The History of Valentine s Day

How did February 14 become a day for romance? Legend has it that during the third century, Valentine, who was a devout Christian, would perform marriages for young couples. Emperor Claudius II, however, banned marriage because he did not want young men getting married. He believed that single young men made better soldiers than men who were married; therefore he did not want his potential crop of soldiers to be depleted.

Valentine defied Claudius ban on marriage and continued to perform marriages for young couples in secret. Once Claudius discovered what Valentine was doing, he ordered him put to death.

While Valentine was in jail awaiting his death, he left a goodbye note to a young girl who he was in love with. He signed the note, "From your Valentine," words that are often used today on Valentine s Day cards. It is widely believed that the young girl Valentine was in love with was also the daughter of Claudius. Valentine was put to death on February 14, 269 AD. Later, in 498 AD, Pope Gelasius declared Valentine to be the patron saint of lovers.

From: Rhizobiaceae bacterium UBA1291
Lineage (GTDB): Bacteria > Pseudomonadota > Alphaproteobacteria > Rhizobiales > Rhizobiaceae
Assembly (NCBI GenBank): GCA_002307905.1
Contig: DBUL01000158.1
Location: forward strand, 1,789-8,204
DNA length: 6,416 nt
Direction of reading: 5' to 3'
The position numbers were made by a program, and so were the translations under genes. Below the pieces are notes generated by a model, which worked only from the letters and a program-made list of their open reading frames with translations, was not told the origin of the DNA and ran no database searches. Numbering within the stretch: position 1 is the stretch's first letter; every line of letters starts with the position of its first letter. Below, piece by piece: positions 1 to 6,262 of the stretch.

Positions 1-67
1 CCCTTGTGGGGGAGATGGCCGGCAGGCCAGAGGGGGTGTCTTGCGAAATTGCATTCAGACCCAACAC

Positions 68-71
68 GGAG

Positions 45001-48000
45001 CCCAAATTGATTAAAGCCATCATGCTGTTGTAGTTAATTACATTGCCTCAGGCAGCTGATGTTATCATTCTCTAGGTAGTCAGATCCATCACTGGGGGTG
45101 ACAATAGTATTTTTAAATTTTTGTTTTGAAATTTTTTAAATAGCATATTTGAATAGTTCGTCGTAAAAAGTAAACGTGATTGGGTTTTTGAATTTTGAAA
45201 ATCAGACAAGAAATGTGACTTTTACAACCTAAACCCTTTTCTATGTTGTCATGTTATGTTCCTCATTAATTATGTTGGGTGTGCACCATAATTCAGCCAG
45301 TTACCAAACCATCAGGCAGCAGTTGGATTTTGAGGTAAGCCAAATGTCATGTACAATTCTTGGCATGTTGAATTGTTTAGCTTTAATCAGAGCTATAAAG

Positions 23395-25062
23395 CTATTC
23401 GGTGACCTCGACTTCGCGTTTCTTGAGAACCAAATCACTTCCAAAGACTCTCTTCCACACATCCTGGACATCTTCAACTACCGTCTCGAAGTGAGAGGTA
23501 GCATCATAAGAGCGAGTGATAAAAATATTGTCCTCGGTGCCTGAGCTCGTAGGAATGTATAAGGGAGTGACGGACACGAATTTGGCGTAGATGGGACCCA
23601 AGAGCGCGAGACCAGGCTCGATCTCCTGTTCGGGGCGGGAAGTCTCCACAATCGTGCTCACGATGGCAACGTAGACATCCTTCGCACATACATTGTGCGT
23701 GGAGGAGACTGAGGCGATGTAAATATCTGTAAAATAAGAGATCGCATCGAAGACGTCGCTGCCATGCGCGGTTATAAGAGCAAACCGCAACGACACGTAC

Over time, Valentine s Day became the day for couples to share messages of love with one another, as Valentine shared his message with the woman he loved. The day is celebrated with gifts, flowers, candy, and cards for our loved ones.


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